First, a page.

16. To erase genocide from the common future of humankind, it is important to remember the horrifying instances of past genocides. In the present case, to remember the genocide in Srebrenica. Conducting research, gathering documentation, keeping the memories and awareness alive is of crucial importance. This conference and other activities of the "Association of Victims and Witnesses of Genocide" and of the "Mother's Action of the Srebrenica Zepa Enclave" are of immense and crucial importance. We must never forget what happened if we want to contribute to the prevention, if we wish to achieve that the crime of genocide will never occur again.
17. No immunity and severe punishment for the perpetrators of such crimes are of crucial importance to prevent their reoccurrence. Bringing those who prepare such crimes, including political and propaganda activities, who organise, support and execute them, is also of crucial importance for re-establishing normal life, coexistence, and cooperation among different groups in the affected societies. It is also essential for the rehabilitation and reconciliation, for the peace and development in the societies harmed, disintegrated, and destroyed by these crimes. Unless the truth is known and justice is done, the endeavours for reconciliation will not succeed. It has been proven in cases where even after long decades nations remain divided and not reconciled. Slovenia is also such a case, a nation divided due to the crimes committed after 1945 that were never investigated and prosecuted and their perpetrators were never brought to justice. Also in the case of Bosnia and Herzegovina true reconciliation will be achieved only when the truth is revealed and people see that justice has been done. Establishing the truth and that justice be done is also of great importance for the activities of the "Association of Victims and Witnesses of Genocide" and "Mother's Action of the Srebrenica and Zepa Enclave".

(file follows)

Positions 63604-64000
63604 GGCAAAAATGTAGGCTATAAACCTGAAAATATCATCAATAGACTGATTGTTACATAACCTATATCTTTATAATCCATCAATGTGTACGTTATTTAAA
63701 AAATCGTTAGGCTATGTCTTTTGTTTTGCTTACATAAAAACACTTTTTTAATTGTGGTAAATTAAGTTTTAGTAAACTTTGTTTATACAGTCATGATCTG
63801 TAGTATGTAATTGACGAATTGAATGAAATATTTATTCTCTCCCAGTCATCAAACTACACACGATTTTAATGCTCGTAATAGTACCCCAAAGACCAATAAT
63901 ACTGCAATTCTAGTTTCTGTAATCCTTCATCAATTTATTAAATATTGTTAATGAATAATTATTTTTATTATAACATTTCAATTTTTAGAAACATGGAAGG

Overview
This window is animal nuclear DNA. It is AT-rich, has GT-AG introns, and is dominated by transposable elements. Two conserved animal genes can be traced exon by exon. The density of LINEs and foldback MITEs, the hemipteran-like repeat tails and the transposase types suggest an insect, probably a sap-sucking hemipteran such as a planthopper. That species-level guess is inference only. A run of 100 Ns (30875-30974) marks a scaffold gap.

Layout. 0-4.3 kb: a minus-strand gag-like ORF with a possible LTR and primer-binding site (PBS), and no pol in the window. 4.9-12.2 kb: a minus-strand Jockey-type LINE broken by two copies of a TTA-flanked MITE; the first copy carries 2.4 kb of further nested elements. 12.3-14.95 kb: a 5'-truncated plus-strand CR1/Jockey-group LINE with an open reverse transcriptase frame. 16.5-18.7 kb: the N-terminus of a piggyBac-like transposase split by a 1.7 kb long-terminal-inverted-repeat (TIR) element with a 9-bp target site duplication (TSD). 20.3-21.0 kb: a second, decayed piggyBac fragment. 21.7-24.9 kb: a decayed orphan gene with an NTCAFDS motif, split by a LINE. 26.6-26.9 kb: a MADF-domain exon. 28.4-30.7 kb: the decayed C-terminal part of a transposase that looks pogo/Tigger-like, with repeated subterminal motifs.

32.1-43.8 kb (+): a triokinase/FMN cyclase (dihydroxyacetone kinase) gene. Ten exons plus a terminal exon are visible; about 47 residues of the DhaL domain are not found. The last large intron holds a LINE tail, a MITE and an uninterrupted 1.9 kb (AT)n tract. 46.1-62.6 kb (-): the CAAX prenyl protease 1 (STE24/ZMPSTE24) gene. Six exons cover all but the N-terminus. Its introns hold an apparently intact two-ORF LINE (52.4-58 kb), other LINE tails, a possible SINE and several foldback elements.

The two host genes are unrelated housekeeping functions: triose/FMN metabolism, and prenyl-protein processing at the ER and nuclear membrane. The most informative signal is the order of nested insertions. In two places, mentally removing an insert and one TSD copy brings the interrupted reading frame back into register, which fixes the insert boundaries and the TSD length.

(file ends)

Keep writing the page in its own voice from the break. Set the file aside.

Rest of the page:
18. Some claim that the way to reconciliation is not to "dig into what happened", that " it is better to forget", or even pretend that there was no genocide in Srebrenica and in Bosnia and Herzegovina. However, the only ethical solution is to discover the truth and bring the perpetrators to justice. Until those who prepared, ordered, and committed genocide are not brought to justice, as long as the crimes are denied and the truth is not faced, there will and can be no reconciliation. How can those whose loved-ones perished as victims of those horrible crimes accept reconciliation unless the truth is told and justice is done? It would be unethical, unjust, and moreover, it would not contribute to reconciliation. Conferences like this that search for the truth are important and pave the way to reconciliation.
19. I have spoken of the progress and the endeavours that have been made in the last 20 years since the genocides in Srebrenica and Rwanda to prevent genocide and other atrocities in the future. We may indeed hope for a future without the crimes of genocide, crimes against humanity, war crimes, or at least that the perpetrators of such crimes will be prosecuted and brought to justice. This development of international law that I spoke about would not have occurred had it not been for the genocides in Rwanda and Srebrenica. Let me, thus, conclude that the sufferings of the victims of the horrible crimes in Srebrenica were not in vain. The lives lost and the suffering of the victims have contributed to a better, more humane world, as well as, let us hope, to a world without genocide. This is an additional and extremely important reason never to forget the crimes of genocide in Srebrenica and Rwanda and to remember the suffering of their victims. And to strive to do everything necessary for the truth to be revealed and the perpetrators to be brought to justice.
Ljubljana, June 24, 2015